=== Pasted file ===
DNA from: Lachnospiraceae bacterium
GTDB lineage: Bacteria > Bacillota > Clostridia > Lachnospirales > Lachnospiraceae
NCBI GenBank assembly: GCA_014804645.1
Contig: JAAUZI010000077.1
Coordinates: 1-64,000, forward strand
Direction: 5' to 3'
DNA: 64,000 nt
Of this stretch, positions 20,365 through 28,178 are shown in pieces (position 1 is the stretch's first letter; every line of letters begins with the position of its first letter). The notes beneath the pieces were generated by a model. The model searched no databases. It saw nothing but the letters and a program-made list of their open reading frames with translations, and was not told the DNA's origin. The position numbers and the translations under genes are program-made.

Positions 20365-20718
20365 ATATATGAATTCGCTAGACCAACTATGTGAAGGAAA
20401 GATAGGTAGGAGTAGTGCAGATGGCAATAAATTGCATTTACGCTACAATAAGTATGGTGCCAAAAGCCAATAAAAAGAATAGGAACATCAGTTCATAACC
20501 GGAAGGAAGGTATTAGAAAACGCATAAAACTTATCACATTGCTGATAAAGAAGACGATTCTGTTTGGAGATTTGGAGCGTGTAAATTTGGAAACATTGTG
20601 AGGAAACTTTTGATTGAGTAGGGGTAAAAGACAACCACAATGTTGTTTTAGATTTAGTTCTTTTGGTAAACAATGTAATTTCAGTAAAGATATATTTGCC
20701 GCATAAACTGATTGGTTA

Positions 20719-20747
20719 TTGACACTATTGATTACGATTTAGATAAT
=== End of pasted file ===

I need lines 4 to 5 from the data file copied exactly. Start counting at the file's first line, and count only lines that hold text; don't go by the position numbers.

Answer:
Contig: JAAUZI010000077.1
Coordinates: 1-64,000, forward strand